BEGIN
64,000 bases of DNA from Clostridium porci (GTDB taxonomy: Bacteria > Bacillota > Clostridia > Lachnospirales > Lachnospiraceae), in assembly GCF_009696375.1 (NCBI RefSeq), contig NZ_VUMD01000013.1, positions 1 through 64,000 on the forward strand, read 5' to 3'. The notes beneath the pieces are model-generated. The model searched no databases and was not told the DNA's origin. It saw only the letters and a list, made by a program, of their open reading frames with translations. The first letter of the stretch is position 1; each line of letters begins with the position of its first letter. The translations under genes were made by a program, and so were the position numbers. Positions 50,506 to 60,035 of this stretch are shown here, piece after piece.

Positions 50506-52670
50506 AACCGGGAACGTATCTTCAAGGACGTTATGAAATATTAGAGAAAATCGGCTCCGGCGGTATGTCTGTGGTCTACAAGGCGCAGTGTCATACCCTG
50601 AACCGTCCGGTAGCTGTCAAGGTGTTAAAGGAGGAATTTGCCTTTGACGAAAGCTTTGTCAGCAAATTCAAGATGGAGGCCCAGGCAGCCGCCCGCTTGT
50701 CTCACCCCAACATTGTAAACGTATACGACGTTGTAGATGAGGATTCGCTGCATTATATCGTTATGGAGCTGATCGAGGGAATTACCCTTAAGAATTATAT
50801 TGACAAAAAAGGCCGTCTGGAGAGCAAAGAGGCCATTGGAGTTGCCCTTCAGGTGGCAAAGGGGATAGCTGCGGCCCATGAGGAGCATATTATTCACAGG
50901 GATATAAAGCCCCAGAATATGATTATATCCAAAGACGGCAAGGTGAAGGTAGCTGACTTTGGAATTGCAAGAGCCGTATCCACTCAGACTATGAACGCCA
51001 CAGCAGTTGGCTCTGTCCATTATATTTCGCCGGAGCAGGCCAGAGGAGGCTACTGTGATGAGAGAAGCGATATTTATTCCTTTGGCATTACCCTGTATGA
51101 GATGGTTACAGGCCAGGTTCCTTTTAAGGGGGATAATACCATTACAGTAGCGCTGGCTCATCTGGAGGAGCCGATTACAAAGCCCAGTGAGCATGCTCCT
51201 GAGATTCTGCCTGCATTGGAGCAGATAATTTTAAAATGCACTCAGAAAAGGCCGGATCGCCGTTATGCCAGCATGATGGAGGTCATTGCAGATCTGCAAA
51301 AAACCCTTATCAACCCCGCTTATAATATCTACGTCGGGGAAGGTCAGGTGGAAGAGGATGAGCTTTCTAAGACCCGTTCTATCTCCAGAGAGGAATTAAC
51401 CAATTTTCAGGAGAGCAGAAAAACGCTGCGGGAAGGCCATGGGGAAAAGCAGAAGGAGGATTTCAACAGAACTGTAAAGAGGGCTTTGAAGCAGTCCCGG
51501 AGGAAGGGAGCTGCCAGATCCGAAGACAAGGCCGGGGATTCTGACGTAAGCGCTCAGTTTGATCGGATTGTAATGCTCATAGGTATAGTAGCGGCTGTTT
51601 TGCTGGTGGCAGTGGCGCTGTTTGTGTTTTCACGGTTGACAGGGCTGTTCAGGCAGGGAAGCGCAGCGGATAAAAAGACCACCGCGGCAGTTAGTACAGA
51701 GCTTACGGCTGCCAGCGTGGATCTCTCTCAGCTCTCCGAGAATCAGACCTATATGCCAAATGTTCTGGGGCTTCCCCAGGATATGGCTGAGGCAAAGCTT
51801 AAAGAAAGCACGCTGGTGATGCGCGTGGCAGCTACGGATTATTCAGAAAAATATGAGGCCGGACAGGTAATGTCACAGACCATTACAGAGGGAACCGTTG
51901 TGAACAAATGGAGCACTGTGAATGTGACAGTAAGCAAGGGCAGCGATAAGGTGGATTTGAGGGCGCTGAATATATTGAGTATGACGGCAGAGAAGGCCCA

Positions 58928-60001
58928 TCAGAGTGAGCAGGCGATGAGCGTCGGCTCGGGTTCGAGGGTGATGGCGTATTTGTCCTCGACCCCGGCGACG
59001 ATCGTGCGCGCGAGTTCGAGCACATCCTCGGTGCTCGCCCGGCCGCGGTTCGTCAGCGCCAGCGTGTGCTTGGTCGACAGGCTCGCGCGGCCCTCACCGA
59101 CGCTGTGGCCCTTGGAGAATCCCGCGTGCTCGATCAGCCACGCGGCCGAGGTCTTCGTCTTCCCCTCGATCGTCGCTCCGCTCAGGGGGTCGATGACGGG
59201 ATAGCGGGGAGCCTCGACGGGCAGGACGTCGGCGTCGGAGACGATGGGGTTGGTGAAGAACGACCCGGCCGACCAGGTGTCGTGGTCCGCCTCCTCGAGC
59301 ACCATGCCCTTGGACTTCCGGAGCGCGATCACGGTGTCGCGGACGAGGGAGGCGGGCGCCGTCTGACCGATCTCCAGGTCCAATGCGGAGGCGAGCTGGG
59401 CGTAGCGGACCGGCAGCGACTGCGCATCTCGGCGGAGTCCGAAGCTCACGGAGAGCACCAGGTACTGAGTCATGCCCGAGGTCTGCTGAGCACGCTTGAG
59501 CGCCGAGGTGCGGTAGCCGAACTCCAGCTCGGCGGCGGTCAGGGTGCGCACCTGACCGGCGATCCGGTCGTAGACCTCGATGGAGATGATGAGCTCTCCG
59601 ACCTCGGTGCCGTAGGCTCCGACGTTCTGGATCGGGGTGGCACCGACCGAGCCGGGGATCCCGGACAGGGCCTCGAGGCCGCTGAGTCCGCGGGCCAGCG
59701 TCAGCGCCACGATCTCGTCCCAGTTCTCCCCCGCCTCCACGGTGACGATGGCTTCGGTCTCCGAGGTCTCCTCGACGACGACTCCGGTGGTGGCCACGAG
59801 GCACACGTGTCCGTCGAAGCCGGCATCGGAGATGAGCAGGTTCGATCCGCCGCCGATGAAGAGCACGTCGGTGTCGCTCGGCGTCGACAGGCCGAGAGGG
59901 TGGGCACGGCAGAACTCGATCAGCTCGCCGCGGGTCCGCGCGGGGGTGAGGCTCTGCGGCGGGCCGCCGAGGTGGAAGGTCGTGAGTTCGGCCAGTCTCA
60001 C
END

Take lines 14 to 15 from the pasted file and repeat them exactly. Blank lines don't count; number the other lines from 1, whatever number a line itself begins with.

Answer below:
51601 TGCTGGTGGCAGTGGCGCTGTTTGTGTTTTCACGGTTGACAGGGCTGTTCAGGCAGGGAAGCGCAGCGGATAAAAAGACCACCGCGGCAGTTAGTACAGA
51701 GCTTACGGCTGCCAGCGTGGATCTCTCTCAGCTCTCCGAGAATCAGACCTATATGCCAAATGTTCTGGGGCTTCCCCAGGATATGGCTGAGGCAAAGCTT